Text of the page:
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Neuron-glia metabolic coupling and plasticity
International Journal of Psychophysiology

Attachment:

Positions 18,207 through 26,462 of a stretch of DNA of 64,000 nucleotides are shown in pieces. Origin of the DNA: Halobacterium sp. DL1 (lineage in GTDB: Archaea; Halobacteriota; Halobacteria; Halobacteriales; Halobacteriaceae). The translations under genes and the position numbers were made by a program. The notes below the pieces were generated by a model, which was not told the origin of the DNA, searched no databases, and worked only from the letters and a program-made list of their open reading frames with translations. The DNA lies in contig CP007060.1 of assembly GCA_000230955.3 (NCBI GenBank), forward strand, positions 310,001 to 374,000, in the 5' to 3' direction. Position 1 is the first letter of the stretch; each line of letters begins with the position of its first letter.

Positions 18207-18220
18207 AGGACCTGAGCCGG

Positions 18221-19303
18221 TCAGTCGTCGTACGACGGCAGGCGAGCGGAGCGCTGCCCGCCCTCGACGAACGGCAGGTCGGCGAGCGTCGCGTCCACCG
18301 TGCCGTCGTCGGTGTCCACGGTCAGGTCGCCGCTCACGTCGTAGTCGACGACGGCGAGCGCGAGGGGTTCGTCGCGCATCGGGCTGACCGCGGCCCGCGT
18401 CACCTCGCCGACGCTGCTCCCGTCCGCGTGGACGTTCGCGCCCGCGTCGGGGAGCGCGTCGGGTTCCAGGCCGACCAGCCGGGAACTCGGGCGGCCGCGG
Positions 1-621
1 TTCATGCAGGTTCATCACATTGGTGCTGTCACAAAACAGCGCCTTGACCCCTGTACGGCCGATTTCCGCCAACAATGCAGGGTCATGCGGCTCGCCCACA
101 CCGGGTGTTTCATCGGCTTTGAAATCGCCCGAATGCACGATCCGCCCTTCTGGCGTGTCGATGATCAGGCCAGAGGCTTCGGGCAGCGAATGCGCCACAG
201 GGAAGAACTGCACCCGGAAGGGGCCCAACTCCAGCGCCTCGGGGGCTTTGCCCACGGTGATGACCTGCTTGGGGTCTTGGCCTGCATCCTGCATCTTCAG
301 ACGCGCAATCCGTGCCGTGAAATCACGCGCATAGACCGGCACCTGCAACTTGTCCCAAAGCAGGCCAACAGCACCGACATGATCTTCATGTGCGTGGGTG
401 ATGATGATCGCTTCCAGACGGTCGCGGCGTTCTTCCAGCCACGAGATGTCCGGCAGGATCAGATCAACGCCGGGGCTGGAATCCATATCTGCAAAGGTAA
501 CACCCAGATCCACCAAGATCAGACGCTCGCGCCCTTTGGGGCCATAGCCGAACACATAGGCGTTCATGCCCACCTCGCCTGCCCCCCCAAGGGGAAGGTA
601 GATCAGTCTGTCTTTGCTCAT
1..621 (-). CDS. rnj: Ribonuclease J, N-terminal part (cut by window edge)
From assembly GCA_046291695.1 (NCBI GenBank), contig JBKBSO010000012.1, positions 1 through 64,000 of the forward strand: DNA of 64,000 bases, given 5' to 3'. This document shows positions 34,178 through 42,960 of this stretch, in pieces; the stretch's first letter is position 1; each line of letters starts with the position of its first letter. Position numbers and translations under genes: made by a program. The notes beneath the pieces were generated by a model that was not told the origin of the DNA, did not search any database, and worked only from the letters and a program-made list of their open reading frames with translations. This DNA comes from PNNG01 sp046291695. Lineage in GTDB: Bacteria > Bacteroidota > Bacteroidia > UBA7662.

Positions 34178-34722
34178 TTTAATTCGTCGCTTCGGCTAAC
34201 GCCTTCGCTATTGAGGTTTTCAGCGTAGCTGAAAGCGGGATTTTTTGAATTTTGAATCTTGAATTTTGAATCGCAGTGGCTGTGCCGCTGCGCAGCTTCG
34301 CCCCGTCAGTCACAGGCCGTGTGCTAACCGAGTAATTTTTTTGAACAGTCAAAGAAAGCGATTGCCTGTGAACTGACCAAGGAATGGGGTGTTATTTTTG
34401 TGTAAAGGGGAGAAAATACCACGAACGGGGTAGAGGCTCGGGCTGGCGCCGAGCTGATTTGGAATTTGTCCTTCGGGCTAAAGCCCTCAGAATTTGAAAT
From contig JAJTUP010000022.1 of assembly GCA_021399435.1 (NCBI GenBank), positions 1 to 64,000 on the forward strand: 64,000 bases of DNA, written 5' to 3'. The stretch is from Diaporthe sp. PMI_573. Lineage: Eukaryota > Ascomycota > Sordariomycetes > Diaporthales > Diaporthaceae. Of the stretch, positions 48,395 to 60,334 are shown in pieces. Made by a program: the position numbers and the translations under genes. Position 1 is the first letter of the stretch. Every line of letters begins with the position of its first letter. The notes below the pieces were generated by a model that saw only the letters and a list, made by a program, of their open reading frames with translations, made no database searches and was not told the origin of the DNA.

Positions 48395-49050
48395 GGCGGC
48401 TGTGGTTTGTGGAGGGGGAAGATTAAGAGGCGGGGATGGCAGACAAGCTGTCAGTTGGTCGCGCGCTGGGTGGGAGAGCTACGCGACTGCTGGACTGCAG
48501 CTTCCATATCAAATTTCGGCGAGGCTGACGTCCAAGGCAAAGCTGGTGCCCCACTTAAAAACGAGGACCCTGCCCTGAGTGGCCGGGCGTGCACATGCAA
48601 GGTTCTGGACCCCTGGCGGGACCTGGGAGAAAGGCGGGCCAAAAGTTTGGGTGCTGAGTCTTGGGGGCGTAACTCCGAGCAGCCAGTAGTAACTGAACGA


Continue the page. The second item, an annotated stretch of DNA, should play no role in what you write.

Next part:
The coupling between synaptic activity and glucose utilization (neurometabolic coupling) is a central physiological principle of brain function which has provided the basis for 2-deoxyglucose-based functional imaging with PET (1). About ten year ago we provided experimental evidence indicating a central role of astrocytes in neurometabolic coupling (2). The basic mechanism in neurometabolic coupling is the glutamate-stimulated aerobic glycolysis in astrocytes, such that the sodium-coupled reuptake of glutamate by astrocytes and the ensuing activation of the Na-K-ATPase triggers glucose uptake and its glycolytic processing, resulting in the release of lactate from astrocytes. Lactate can then contribute to the activity-dependent fuelling of the neuronal energy demands associated with synaptic transmission (3). Analyses of this coupling have been extended in vivo (4,5), and recently have also defined the modalities of coupling for inhibitory neurotransmission as well as its spatial extent in relation to the propagation of metabolic signals within the astrocytic syncytium (6,7).On the basis of a large body of experimental evidence (for a recent review see 8,9) we have proposed an operational model, "the astrocyte-neuron lactate shuttle" (10,11). Recently a series of results obtained by independent laboratories has provided further support for this model (12-14). This body of evidence provides a molecular and cellular basis for interpreting data obtained with functional brain imaging studies. In addition, this neuron-glia metabolic coupling undergoes plastic adaptations in parallel to adaptive mechanisms that characterize synaptic plasticity. Thus, distinct subregions of the hippocampus are metabolically active at different time-points during spatial learning tasks, suggesting that a type of metabolic plasticity, involving by definition neuron- glia coupling, occurs during learning (Ros et al., in press). In addition, marked variations in the expression of genes involved in glial glycogen metabolism are observed during the sleep-wake cycle, with in particular a marked induction of expression of the gene encoding for Protein targeting to Glycogen (PTG) following sleep-deprivation (15). These data suggest that glial metabolic plasticity is likely to be a concomitant of synaptic plasticity.
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